Can Notre Dame contain the slot receiver?
Last week, Irish fans watched Michigan State’s Macgarrett Kings backpedal into the end zone for an easy touchdown, beating safety Elijah Shumate so badly in man coverage that he could coast into the end zone.
Kings’s touchdown against the Irish was hardly the only damage done by a diminutive slot receiver. All season, the Irish have struggled to slow down the inside receiving threats, taking advantage of schematic changes and beating man coverage from the start of the season.
Taking a run through the four box scores the Irish have produced this year starts to show some trends emerging. And waterbug sized, lightning quick receivers have really hurt Notre Dame’s defense.
Against Temple, 5-foot-9, 175-pound Ryan Alderman had his best game of the season, leading the Owls with five catches for 65 yards against the Irish. Who can forget what Jeremy Gallon did to the Irish? The 5-8, 187-pound Wolverine had eight catches for 184 yards and three touchdowns to torch the Irish secondary. Against Purdue, it was 5-foot-9 Akeem Hunt would did most of the receiving damage, making nine catches for 72 yards and a touchdown. And Kings supplied one of the lone bright spots for the Spartans offense last Saturday.
All of that leads us to the Sooners’ Jalen Saunders. Last year, Saunders racked up an astonishing 15 catches for 181 yards against Notre Dame. After wreaking havoc underneath the Irish defense, Saunders might do something far deadlier if he’s given the chance against man coverage on Saturday.
Kelly and Bob Diaco have experimented with the Irish’s secondary personnel, shifting Cole Luke, Elijah Shumate, Devin Butler and Lo Wood in and out, trying to find the right cover man. But the Irish might be better off not trying to run with Oklahoma’s skill players, instead just throwing an umbrella over everything, using zone responsibilities to keep the play in front of them.
Can the Irish offense get out of the gate quickly?
Perhaps Irish fans were spoiled early. After starting the season opener with two picture perfect scoring drives, it’s been rough sledding for the Irish to start games. Against Michigan, it was two three-and-outs, two punts and two scores for the Wolverines. Against Purdue it was worse, the Boilermakers marched down the field for a touchdown on the game’s first drive before shutting down the Irish’s first four drives. It was no better against Michigan State, with the Spartans getting a punt block on the first series of the game before watching the Irish offense sputter twice more.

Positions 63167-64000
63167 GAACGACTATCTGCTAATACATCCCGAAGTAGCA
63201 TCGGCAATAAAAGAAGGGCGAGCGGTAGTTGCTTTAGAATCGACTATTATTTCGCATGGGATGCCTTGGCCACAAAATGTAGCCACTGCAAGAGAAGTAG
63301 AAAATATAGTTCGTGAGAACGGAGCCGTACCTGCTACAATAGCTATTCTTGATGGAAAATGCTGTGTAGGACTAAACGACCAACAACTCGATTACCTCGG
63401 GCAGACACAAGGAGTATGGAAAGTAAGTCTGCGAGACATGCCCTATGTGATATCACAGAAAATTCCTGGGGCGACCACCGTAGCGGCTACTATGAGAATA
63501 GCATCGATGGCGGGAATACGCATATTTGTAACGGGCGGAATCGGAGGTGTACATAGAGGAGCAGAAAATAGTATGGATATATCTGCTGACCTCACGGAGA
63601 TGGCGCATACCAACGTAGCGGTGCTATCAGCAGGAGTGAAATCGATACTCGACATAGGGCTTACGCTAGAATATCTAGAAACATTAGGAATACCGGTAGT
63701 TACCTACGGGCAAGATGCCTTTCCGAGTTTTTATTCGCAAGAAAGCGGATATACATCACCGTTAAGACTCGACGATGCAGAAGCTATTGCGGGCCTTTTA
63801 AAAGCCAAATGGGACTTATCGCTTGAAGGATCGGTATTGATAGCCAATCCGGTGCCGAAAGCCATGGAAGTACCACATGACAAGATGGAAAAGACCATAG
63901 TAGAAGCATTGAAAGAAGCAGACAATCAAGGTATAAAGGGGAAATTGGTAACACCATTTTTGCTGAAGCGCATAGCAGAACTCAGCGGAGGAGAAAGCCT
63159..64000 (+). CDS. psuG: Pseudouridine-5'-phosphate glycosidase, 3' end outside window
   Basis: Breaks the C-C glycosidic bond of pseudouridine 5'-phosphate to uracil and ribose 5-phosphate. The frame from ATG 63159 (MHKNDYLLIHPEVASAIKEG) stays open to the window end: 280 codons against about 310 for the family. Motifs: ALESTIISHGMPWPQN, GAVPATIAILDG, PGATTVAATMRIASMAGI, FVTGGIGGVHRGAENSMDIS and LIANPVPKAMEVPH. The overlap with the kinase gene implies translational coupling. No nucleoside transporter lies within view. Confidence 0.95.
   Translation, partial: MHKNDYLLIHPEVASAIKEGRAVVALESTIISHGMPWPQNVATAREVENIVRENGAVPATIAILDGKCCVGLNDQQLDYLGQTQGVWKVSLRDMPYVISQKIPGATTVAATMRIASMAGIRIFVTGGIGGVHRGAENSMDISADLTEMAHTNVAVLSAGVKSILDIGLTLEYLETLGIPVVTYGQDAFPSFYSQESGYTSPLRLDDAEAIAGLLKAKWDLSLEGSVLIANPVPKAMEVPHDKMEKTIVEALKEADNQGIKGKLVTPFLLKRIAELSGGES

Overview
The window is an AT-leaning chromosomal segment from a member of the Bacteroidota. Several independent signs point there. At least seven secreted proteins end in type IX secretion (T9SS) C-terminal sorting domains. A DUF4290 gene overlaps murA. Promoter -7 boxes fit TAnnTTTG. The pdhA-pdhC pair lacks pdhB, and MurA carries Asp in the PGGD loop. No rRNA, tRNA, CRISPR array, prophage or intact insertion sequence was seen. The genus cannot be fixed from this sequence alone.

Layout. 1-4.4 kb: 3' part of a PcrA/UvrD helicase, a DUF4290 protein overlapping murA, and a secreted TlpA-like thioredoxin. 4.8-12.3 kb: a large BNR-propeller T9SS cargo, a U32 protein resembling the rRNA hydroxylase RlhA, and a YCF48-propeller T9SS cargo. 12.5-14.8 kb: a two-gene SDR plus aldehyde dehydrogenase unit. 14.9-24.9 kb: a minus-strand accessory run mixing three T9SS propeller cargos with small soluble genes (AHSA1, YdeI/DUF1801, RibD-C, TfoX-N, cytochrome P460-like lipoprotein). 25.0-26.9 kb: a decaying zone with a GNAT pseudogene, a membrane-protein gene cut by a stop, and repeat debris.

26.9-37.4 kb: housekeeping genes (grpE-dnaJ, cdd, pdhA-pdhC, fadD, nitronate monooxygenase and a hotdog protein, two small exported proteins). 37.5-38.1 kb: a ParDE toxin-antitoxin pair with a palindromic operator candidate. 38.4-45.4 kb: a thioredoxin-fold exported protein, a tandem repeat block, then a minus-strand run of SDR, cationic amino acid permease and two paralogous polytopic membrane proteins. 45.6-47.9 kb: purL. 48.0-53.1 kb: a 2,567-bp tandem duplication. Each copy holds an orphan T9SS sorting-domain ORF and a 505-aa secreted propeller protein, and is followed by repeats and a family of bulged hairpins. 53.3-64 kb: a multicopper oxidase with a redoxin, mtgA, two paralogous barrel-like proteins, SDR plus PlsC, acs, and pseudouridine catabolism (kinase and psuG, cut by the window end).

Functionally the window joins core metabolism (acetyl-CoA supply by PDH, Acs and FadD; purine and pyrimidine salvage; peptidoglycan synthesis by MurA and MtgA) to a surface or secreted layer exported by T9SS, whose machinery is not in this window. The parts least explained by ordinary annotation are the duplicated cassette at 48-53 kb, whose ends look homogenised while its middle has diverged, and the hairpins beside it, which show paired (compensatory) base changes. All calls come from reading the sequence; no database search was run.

With a crowd ready to carry the Irish if needed, the offense and defense will need to do their jobs, putting an early Irish score on the board and getting a few defensive stops while trying to get into rhythm with the speed of the Sooners.
“We’ve always talked about starting fast. It really hasn’t been part of this group yet consistently,” Kelly said. “But what they do is they finish really well, so I’d stick around if I were you, because they know how to finish games.”
Finishing games isn’t possible if you dig yourself too big of a whole. We witnessed that in Ann Arbor. It won’t be possible against Oklahoma if the Irish aren’t ready out of the gates.
Will the Irish finally do their best to establish the run?
Four games into the season and the Irish running game is still a mess. It doesn’t appear to be the offensive line’s fault, with the unit blending nicely, though succeeding mostly in pass protection. But against an Oklahoma 3-3-5 defense, can the Irish simply decide to run the ball and dictate tempo, or will they try and throw their way around bad defensive looks?
While Irish fans have screamed about trying to establish some offensive balance, the Irish head coach understands its importance, now it’s just a matter of executing better.
“I think from an offensive standpoint, we’ve got enough balance,” Kelly said. “We haven’t run the ball effectively enough throughout four quarters. There are times where we’ve been effective — we won some football games late, Purdue in particular — where we’ve been able to run the ball to finish out a game. But we’re not where we want to be in terms of running the ball effectively throughout the game, which is going to allow us to have a run-pass balance.”